Five Things to Look for When Recruiting an Interactive Designer

At Saggezza, our work is concentrated in the interactive realm: mobile and native apps, responsive web sites, desktop interfaces, etc. Rarely do we touch print-based design, and when we do it’s typically for in-house publications and marketing materials. Our team members—and for the purpose of this article, designers—have to know the constraints and sensibilities of interactive design (maybe you’re interested in what we look for in an Interactive Developer?).

Most design principles, which are traditionally taught in the lens of 2D (posters, billboards, print publication layouts, etc.) and 3D (packaging, point of sale displays, etc.) design do have carry-over into the interactive space. But there are many interactive-focused traits and qualities that we look for when recruiting and hiring interactive designers.

Here are 5 things I look for when recruiting an interactive designer:

  1. HTML/CSS: This should go without saying, but with the current state of isolation in design education in most universities, students have limited to no access to web development skills, outside of being told, “you’ll probably want to look into it.” At Saggezza, it is required for all designers to have a cursory understanding of HTML/CSS. With understanding of front-end code comes appreciation for the idiosyncrasies of interactive design.
  2. Experience Working with Multiple Programmers: Working with a group of designers, or with a developer on a single project is a lot different than working in a typical interactive environment: Project Managers, Developers, Designers, and Product Managers or Stakeholders. Determine if recruits are familiar and comfortable working in a traditional group environment. Ask recruits what types of project management methods he/she has been involved with? Waterfall or Agile?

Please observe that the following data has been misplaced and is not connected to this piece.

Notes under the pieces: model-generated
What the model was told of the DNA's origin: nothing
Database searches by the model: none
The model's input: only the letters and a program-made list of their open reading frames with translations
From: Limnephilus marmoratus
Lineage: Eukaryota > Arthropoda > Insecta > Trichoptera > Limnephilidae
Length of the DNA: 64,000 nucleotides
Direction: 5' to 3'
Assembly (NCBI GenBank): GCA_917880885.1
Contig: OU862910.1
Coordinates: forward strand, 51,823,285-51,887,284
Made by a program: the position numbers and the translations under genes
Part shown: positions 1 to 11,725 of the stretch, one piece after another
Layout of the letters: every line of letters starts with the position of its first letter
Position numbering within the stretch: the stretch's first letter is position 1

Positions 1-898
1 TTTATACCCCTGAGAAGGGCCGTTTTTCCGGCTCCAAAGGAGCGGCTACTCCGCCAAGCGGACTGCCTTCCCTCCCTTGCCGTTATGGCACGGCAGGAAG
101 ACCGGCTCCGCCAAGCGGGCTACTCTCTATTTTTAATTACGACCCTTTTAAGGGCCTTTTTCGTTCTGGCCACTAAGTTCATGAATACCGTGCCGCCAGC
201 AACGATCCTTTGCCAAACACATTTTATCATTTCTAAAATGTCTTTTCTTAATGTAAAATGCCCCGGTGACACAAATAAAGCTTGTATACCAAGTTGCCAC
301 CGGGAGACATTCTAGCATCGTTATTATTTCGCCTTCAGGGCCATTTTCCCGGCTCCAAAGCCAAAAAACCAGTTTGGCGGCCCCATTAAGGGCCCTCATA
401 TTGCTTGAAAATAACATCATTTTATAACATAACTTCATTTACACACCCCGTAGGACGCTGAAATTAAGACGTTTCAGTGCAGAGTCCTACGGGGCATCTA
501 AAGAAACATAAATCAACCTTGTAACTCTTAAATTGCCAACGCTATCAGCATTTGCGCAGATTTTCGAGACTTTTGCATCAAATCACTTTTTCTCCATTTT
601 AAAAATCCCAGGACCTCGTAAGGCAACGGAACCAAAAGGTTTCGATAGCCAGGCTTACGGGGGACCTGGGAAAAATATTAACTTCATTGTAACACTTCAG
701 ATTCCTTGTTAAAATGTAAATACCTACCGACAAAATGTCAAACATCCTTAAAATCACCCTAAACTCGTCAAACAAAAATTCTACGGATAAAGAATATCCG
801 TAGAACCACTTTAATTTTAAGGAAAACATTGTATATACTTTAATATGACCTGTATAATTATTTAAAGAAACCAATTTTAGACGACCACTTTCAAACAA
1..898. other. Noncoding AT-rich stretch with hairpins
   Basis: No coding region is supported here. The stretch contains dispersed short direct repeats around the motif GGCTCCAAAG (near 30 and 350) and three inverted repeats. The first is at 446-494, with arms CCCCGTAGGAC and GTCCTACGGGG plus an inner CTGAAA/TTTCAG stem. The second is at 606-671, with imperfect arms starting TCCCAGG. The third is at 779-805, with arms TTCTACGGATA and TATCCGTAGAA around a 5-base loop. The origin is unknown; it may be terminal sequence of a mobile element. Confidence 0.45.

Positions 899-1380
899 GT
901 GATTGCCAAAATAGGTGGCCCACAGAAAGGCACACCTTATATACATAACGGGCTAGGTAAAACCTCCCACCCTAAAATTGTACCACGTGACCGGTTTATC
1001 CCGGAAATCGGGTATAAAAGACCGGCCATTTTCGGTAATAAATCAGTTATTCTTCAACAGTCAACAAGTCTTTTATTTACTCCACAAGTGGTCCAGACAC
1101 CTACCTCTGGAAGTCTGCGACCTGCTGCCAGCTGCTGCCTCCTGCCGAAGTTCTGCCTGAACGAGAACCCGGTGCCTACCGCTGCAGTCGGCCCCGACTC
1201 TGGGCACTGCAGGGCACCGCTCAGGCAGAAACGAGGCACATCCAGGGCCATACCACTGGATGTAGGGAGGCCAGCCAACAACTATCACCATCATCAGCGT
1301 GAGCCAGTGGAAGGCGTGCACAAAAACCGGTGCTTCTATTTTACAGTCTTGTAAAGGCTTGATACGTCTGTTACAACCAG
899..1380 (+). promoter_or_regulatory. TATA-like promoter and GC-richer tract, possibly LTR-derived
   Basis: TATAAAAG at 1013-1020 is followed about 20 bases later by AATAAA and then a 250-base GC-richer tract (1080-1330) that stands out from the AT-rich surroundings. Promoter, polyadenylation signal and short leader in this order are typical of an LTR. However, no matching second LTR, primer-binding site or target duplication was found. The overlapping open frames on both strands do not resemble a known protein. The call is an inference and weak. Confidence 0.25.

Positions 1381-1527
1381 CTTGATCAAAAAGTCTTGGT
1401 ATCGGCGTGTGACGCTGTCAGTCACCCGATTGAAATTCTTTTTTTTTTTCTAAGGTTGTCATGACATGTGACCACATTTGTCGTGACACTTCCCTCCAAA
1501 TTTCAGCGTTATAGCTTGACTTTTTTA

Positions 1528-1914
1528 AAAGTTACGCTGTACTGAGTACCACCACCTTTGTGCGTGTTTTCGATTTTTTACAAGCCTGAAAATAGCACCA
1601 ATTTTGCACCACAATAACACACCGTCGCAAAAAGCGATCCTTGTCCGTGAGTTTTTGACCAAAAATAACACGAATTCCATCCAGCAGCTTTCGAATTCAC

3. Experience with Version Control: Determine if the recruit has used a version control system before? Git or SVN? Again, harping on the state of design education, most students come out of school with no understanding of version control. Those that do, tend to be developers. Version control is as important to designers as it is to developers.
  4. Interests Beyond the ‘Web’: Showing an interest in other interactive media like motion graphics, animation and virtual reality can greatly expand understanding and horizons in interactive design. See how far recruits push the boundaries of interactive design. Remember, great interactive design doesn’t come from analyzing and duplicating what is happening now, but rather, what is going to happen 1-2 years in time.
  5. Web Consumerism: Recruits need to love the web, consume the web. Determine if recruits are in an endless pursuit of interactive knowledge, in the past, present and future.

Remember, this isn’t an end-all be-all list. These are 5 important points that stick out. And remember, it is assumed that all interactive designers have a strong knowledge of design principles. Without that base knowledge, it’s hard to grow and expand.


Written by Peter